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Flying with kids can be a challenge ⏤ this is no great revelation. It’s also not cheap. Once a baby crosses that 2-year-old, free-ticket threshold and has to pay for their seat, family vacations and trips home to visit grandma become decidedly more expensive ⏤ especially at the holidays. But there are creative ways to save thousands of dollars on cheap flights and, as a travel specialist, I’ve spent the past few years helping families do just that. Here are my five secrets to paying less for airline tickets when traveling with kids.
1. Know the best time to book your flight
Airfare prices are often seasonal, and booking in advance almost always saves money. But how far in advance? A recent study found that, on average, the best time to book a flight is 54 days before your departure. So if you’re flying home for the Thanksgiving holiday, you’re best buying in early October, if not late September. For Christmas, aim to book your flight 83 days before the holiday. That’s when the data suggests ticket prices are around their lowest.
As for other season trips, the numbers recommend you book 69 days ahead of your fall leaf-peeping trip, 62 days ahead of your non-holiday ski vacation, and 90 days ahead of spring break. And if you’re already planning your summer vacation, you’ll want to buy those plane tickets during the last week of April ⏤ you will save 12 percent. Mark your calendar.
2. If you’re flying internationally, don’t forget to ask for a kid discount
While most U.S. carriers don’t offer discounts for kids, it never hurts to ask. Southwest Airlines, for example, does offer select deals for children age 11-and-under on some flights, but they don’t advertise them. If you’re flying internationally, however, you can score cheaper tickets if you avoid American carriers ⏤ traditionally, they only offer a 10-percent discount for lap babies under 2-years-old.
For children between 2-11-years old, these international airlines offer 50-75 percent discounts:
- Air New Zealand: 75-percent of adult fare in economy
- Cathay Pacific: 75-percent of adult fare
- Emirates: 50-percent of an adult fare
- Japan Airlines: 75-percent of adult fare
- Singapore Airlines: 75-percent of adult fare
- Virgin Atlantic: 75-percent of adult fare
The rule of thumb here is to always call the airline directly and ask for these discounts since they won’t advertise them directly online.
3. Use the right search engines
If you want to find the best flight deals, not all search engines are created equal. Start with Google Flights. Double-check your fares at Momondo. And triple-check them at Skiplagged. That’s the ticket to getting the cheapest ticket.
Google Flights: Always start with Google Flights. It’s the best search engine in the business for a few reasons, but mostly because their handy calendar tool lets you find the best travel dates for your route, by locating the dates with the lowest fares. Make sure you browse the calendar view up to nine months ahead so you know the cheapest time frame to travel and then narrow down on the dates you want. Keep a tab on the price you found.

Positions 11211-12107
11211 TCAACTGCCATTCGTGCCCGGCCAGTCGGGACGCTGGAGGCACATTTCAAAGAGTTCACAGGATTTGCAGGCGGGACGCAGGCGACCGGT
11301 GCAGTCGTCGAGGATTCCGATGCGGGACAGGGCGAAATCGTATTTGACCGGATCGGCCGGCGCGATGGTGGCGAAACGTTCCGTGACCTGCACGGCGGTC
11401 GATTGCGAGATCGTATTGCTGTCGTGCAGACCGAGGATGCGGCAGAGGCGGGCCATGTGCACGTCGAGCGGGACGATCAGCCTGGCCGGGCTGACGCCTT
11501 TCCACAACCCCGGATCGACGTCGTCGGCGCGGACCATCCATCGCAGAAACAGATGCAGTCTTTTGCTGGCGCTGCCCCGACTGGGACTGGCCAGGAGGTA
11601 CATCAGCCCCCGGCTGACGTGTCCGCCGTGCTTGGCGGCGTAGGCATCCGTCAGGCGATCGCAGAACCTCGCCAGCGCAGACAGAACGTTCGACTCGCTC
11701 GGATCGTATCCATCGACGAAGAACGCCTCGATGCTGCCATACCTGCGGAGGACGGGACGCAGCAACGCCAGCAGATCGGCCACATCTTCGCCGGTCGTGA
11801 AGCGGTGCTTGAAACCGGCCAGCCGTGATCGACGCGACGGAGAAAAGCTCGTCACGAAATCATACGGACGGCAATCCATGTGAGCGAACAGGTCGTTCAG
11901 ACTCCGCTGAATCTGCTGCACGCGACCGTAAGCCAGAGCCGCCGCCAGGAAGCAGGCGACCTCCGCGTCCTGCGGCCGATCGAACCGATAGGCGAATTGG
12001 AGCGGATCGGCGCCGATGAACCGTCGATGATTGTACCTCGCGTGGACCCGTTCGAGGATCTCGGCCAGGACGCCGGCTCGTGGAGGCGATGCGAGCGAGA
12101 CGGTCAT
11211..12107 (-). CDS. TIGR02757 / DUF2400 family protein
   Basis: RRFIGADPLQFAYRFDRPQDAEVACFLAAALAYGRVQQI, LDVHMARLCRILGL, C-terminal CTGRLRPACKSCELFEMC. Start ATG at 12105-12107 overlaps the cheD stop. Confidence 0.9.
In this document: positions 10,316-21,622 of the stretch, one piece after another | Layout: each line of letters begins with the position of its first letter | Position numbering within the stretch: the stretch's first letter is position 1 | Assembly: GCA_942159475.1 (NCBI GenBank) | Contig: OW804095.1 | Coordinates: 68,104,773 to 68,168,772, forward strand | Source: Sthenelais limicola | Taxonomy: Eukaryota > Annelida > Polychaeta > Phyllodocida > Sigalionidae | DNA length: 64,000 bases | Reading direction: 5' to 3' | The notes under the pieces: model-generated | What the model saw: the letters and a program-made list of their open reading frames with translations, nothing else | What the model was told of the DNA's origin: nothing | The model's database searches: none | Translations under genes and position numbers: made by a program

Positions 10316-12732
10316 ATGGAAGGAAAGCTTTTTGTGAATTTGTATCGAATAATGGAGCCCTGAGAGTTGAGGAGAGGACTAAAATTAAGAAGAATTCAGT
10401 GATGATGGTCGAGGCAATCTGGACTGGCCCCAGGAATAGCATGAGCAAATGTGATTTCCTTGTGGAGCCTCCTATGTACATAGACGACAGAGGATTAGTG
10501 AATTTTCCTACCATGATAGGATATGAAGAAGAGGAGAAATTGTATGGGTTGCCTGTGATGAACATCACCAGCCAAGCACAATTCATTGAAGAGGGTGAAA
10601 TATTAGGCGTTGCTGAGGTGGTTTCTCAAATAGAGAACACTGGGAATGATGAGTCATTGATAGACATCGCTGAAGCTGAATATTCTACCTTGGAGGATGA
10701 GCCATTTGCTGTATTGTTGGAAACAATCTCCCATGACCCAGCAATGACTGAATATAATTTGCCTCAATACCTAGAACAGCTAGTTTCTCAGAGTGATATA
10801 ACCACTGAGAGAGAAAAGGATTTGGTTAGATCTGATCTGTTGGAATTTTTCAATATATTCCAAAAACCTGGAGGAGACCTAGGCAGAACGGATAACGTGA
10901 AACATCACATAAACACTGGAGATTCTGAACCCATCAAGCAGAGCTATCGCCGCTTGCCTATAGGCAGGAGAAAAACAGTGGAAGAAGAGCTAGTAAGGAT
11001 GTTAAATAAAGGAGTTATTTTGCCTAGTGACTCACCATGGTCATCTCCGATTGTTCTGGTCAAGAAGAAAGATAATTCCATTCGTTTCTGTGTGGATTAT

Momondo + Skiplagged: Re-enter the itinerary you found in Google Flights on Momondo and hit search. Momondo almost always brings back the absolute cheapest fares, even cheaper than Google Flights a lot of the time. After that, run them through Skiplagged as a final safeguard to ensure you don’t overpay.
4. Be flexible with your seat assignments
Choosing where you sit on a flight might seem like an obvious convenience, but there’s one problem: Many airlines charge for this luxury. While you certainly don’t want your kids scattered across the plane sitting by themselves, think twice about trying to book five seats next to each other. Booking two together in one aisle and three together in another might be the cheaper option.
Also, a word to the wise: Think twice about booking basic economy tickets. While they’re likely to be your cheapest option, they come with a number of downsides for families. Seats aren’t assigned until the last minute, so you’ll generally have to board the plane last — assuming you don’t get bumped off the flight. Basic economy ticket holders aren’t eligible for upgrades or ticket changes, either.
5. Pack lightly
And finally, a family of four who checks their luggage is tacking an extra $200 on to the price of the flight. You can reduce your travel costs by packing as lightly as possible — within reason, of course — and consolidating bags. Put all of your kids’ clothes in one bag and share a suitcase with your spouse. All of a sudden, you’re checking two bags instead of four, and you’re saving $100 on each flight.
Jesse Neugarten is the founder of Dollar Flight Club, where he has helped 500,000 people find cheap international flights. Originally from South Africa, he now lives in rainy Seattle, Washington.
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